I Am Not Freddie Mercury

My singing voice is a bit rusty these days. I used to sing more often, and have even appeared in a few musicals. Plus the occasional karaoke night. I’ve been told that with practice and work, I would have a “very good” singing voice.

When in top form, I can even hit a few high notes. (For a guy, anyway.) I remember once during a break in rehearsing some play or another at a theater, a few actors were goofing off on stage, singing Bohemian Rhapsody. I chimed in, (in appropriate pitch if I may say so) with the part that goes, “…if I’m not back again this time tomorrow, carry on, carry on.” I nailed it, given the informal nature of the sing along. Compliments and laughing followed.

A few minutes later one of the women in the cast came up to me, and of my section of the Rhapsody said, “You’ve got a nice voice.” Before I had a chance to thank her, she added quickly, “It’s not as good ad Freddie Mercury, though.”

Imagine being on say, a third date with someone you are really connecting with. It’s been a great evening, and you both stop and rest on a park bench to take in the warm, orange twilight of a waning summer’s day. A small fountain burbles nearby, birds tweeting here and there. Not the most profound moment of your lives, but quite pleasant. Then a stranger with a dog approaches, greets you with a warm, “Hello. Nice evening, isn’t it?” Before you say, “Why yes, it is,” he lets his dog squat right in front of the bench to take a big shit. Then he and the dog walk off without a word, leaving the steaming gift right in front of you and your date.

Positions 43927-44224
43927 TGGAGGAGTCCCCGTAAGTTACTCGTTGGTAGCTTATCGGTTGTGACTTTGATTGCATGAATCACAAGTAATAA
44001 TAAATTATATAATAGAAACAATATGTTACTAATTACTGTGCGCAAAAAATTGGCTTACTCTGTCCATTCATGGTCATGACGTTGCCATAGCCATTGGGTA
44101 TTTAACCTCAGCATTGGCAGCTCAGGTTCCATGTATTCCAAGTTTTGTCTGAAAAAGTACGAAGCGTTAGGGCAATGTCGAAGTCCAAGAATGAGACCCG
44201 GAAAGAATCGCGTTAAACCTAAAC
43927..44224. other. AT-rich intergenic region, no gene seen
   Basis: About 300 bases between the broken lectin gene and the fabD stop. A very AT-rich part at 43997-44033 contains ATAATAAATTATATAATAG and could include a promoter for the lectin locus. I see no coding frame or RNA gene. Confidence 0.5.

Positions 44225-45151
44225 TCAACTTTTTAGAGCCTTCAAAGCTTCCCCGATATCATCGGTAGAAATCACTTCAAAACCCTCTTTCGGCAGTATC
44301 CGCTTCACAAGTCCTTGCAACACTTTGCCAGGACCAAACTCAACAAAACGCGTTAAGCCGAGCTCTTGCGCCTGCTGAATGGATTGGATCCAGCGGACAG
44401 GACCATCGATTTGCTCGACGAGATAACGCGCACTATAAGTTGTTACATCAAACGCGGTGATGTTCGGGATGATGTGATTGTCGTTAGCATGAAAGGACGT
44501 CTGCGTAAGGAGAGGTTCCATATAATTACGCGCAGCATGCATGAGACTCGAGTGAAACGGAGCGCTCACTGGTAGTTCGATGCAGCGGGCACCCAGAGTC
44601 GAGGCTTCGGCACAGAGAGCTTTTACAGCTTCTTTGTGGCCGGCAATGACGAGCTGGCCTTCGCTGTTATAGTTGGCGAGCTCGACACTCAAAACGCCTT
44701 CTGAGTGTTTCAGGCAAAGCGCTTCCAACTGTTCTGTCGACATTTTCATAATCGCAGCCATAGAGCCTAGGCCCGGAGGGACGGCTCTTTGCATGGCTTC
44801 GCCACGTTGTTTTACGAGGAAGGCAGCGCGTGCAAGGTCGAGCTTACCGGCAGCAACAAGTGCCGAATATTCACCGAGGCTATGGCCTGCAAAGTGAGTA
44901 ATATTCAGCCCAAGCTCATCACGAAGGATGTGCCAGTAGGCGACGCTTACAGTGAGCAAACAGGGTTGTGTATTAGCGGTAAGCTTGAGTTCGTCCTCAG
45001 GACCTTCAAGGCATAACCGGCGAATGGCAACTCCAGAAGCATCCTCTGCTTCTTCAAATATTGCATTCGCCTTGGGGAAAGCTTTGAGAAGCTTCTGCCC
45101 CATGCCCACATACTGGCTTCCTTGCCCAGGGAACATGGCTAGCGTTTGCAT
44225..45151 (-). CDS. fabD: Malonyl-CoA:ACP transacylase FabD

That’s pretty much how it felt to be told I had a nice voice, yet also reminded I was not Freddie Mercury all in one breath.

Honestly, why harsh someone’s mellow like this? Why qualify a nice compliment about a fun, informal and impromptu display of musical talent with a reminder that I am not, in fact, one of the most unique, talented, and celebrated vocalists the world has ever known? I mean, Freddie Mercury, think what you want of the man and his music, but by any objective metric he almost single-handedly rewrote the very concept of rock showmanship. And that’s setting aside his stupefying vocal range and clarity. And he did it for years in fronts of crowds of one hundred thousand people or more. And yet you find it necessary to let me know, just in case I was unaware, that my rendition of a few bars of Bohemian Rhapsody in front of seven people in a mostly empty community theater in West Virginia can’t possibly measure up to that?

Thanks, woman who is pretty, but who will never have a body or face like Scarlett Johansson. (I did not really say this, relax.)

No, I am not Freddie Mercury. And I don’t just mean that literally; I also do not have talent equaling that of Freddie Mercury. I have no problem saying this. I don’t feel my entire musical ability should be judged by that goofy sing along that night, and with some time to get back into peak condition, I feel confident that I would be a good singer again. Yet I could practice all day and night and never, ever be Freddie Mercury level in my vocal prowess. Got it.